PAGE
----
So you may have read my previous post about how I pretty much sucked at Advent this past year. To me Advent was telling me to wait (we’re supposed to be waiting for the coming of Christ into the World via the Incarnation, but I just heard WAIT) and I was so impatient with God’s plan for my life and Timothy and I’s relationship in particular that I did not want to hear any such message. So I more or less checked out until about the day before Christmas – thanks Mama Mary for coming to the rescue.
Lent has been very different. I haven’t so much heard “wait” as I have “prepare.” Now the liturgical year is speaking my language. Prepare – yes, of course, because to me I immediately hear “prepare for your vocation.” And I have been preparing for my vocation- and wanting to prepare more seriously – for just about the entirety of Timmy and I’s relationship. And so, in my prayer life I began to frame Lent within the context of my preparation for engagement and marriage. That’s when it hit me – Jesus’s “Lent” was also about His preparation for marriage. Okay, well, more like He was preparing his disciples and the Church for their marriage to Him but still, you get what I’m saying.
Jesus’s sacrifice on the cross was the means by which He wed the Church to Himself- He laid down his life for her, He gave everything for her, He irrevocably united her to Himself. All of Lent led to the moment were Christ joined Himself to the Church in an ultimate and decisive way. In His passion, Christ placed the needs of His bride before His own and bore Her hardships own His shoulders by carrying the cross. He willed the good of His bride through His acceptance of the Father’s will. And moreover, knowing that the Cross ultimately led to His resurrection, Christ led his bride to eternal life.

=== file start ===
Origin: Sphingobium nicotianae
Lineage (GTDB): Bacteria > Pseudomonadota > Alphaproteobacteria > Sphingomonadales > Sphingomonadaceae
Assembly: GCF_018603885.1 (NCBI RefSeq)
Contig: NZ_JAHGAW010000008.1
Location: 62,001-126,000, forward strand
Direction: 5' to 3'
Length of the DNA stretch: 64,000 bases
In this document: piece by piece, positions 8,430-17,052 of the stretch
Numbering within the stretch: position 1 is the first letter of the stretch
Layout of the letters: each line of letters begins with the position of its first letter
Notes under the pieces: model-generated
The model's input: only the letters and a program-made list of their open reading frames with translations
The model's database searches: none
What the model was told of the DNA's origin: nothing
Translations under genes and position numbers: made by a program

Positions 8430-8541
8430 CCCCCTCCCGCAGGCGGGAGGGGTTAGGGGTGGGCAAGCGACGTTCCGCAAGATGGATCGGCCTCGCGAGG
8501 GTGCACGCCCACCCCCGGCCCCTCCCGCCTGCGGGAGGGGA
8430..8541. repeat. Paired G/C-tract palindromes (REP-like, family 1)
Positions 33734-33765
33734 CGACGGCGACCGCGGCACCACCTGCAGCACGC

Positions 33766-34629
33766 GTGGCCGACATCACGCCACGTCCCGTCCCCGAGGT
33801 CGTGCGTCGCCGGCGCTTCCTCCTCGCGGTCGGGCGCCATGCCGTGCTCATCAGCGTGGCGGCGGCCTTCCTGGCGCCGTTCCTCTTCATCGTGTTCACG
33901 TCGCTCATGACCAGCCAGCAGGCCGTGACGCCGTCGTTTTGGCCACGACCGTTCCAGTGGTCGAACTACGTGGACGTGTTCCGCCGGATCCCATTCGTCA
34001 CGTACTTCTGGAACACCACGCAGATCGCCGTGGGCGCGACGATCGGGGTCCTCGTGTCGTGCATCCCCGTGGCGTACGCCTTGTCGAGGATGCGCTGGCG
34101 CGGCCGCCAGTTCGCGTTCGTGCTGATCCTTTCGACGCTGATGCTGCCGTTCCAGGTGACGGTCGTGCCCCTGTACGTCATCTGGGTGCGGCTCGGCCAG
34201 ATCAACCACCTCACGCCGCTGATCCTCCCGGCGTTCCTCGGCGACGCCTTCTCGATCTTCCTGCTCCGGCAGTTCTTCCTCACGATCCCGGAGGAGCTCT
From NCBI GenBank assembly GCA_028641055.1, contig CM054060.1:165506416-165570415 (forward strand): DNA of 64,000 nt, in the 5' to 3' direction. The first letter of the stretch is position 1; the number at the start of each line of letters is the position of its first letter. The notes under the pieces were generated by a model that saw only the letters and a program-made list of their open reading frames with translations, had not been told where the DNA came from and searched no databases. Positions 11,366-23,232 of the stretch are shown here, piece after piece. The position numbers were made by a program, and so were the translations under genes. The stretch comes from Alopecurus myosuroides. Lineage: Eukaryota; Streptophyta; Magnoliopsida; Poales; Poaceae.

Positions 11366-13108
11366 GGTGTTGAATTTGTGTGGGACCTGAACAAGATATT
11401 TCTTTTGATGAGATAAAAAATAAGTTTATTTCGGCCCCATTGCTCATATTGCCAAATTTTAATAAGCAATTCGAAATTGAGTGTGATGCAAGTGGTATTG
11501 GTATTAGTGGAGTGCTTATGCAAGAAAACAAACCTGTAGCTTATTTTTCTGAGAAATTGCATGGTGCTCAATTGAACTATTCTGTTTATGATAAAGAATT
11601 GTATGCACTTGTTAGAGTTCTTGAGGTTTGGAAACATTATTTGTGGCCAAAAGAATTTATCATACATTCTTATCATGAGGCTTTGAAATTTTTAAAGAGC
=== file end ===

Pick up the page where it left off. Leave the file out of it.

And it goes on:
Is this not exactly what I’m seeking to prepare for as I pursue my vocation to marriage? It is in fact this sacrifice that constitutes marriage itself. Saint John Paul II once said, “Marriage is a permanent reminder of what happened on the Cross.” In marriage, the couple vows to die to themselves just as Christ died on the cross, to carry the hardships of life as Christ carried the cross, and to bear the wrongs of their beloved as Christ bore the scourging at the pillar. Moreover, marriage is a call to lead one another to heaven – imitating Christ’s saving act that lead to Easter Sunday and eternal life.
I’ve said multiple times before that Timmy and I often say, “Our entire relationship should be Good Friday”. As I’ve journeyed through this Lenten season, I’ve become even more aware that Timmy and I’s vocation should mirror that of Christ’s – it is His relationship with the Church that gives meaning to our relationship with each other. And so, as we enter more deeply into Holy Week I pray that we might be able to more faithfully imitate Christ’s fulfillment of His vocation as we continue to prepare for our own.
Please keep us and all discerning couples in your prayers!